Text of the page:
One filibuster does not a governor make.
Pay attention, Wendy Davis. You’re trying to ride a single political event into the most visible — if not the most powerful — office in Texas.
It likely won’t work.
Davis, the state senator from Fort Worth, is running for governor as a the Democratic Party nominee. The latest polling on the race shows her Republican opponent, Attorney General Greg Abbott, with a 12-point lead. That’s a good bit of ground to make up for Davis, who burst onto the national scene by filibustering an anti-abortion bill nearly to death in 2013. It came back to life in a special legislative session and became law shortly thereafter.
Davis’s filibuster, which occurred a year ago this week, made her a celebrity with the reproductive-rights activists.
She should be able to mount a stout challenge to Abbott. However, as the summer progresses and the autumn campaign season approaches, it’s beginning to look as though Davis hasn’t yet found her voice.
My sincerest hope is that Texas can become a place where Republicans and Democrats can battle each other on a level playing field. It hasn’t been that way in Texas for more than two decades. Ann Richards was the most recent Democrat to become governor, and that was in 1990. John Sharp was re-elected comptroller in 1994 and he was the most recent Democrat to be elected to any statewide office.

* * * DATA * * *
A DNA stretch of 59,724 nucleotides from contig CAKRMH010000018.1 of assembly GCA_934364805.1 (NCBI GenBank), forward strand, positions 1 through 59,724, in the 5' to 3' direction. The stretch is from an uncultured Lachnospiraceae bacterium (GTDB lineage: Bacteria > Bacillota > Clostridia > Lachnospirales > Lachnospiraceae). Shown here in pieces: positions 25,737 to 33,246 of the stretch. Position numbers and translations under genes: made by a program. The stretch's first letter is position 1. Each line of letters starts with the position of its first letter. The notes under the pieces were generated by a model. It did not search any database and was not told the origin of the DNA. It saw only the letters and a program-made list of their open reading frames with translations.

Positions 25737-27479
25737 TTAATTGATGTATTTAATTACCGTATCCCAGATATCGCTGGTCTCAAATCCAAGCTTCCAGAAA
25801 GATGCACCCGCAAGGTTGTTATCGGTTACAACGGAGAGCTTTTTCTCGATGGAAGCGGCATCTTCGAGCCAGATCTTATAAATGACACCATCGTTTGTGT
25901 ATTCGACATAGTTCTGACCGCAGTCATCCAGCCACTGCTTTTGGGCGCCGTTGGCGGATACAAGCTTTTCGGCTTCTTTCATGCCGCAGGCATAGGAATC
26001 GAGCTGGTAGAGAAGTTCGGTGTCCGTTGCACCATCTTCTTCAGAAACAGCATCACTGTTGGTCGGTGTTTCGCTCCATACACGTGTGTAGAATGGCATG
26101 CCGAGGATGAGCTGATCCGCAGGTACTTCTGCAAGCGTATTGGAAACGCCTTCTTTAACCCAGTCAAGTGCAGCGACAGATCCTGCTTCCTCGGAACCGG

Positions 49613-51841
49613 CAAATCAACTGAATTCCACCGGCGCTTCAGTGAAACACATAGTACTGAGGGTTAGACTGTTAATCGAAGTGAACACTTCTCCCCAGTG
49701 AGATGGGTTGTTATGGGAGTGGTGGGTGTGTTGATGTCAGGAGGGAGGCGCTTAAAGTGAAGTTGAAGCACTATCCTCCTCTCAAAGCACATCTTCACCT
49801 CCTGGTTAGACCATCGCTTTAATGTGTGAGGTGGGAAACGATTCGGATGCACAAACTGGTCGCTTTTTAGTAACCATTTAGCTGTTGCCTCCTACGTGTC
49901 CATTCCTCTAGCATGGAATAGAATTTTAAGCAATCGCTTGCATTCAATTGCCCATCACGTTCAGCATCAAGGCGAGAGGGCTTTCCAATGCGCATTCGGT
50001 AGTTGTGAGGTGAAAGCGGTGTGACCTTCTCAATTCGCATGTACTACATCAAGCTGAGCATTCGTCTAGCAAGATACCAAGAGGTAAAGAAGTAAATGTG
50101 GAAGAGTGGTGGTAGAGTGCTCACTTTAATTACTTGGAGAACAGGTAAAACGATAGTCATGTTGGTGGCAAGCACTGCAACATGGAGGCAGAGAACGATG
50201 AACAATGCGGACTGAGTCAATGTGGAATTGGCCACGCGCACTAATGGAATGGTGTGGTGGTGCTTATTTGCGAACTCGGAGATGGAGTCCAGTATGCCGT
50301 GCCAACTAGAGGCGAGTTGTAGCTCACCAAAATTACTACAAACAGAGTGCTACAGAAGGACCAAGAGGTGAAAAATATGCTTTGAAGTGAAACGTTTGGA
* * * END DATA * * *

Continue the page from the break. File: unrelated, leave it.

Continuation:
It’s been Republican-only ever since.
The preferred outcome is for both parties to be strong so they can keep the other party bosses honest, keep them alert and keep the crazies from infiltrating them. The Texas Republican Party has been hijacked by its very own tea party wing. Formerly mainstream Republicans — such as Abbott — now are tacking far to the right, apparently in keeping with the prevailing mood of Texas voters.
Democrats? They’ve been languishing in the political wilderness.
Many Democrats saw a superstar in the making when Davis burst onto the scene. Her campaign has been floundered. Her campaign manager quit, so she’s starting from scratch.
Yes, Davis has banked a lot of campaign money. Her task will be to spend it wisely and effectively.
Relying on the feelings of those who thought her filibuster against the abortion restrictions was an act of heroism isn’t going to get the job done.
“Anybody that thinks that this campaign is over, or somehow she’s irrelevant, isn’t thinking,” said Garry Mauro, a former Texas Democratic land commissioner. Then he added, “Nobody with $20 million is irrelevant.”
Money talks. What’s it going to say about Wendy Davis?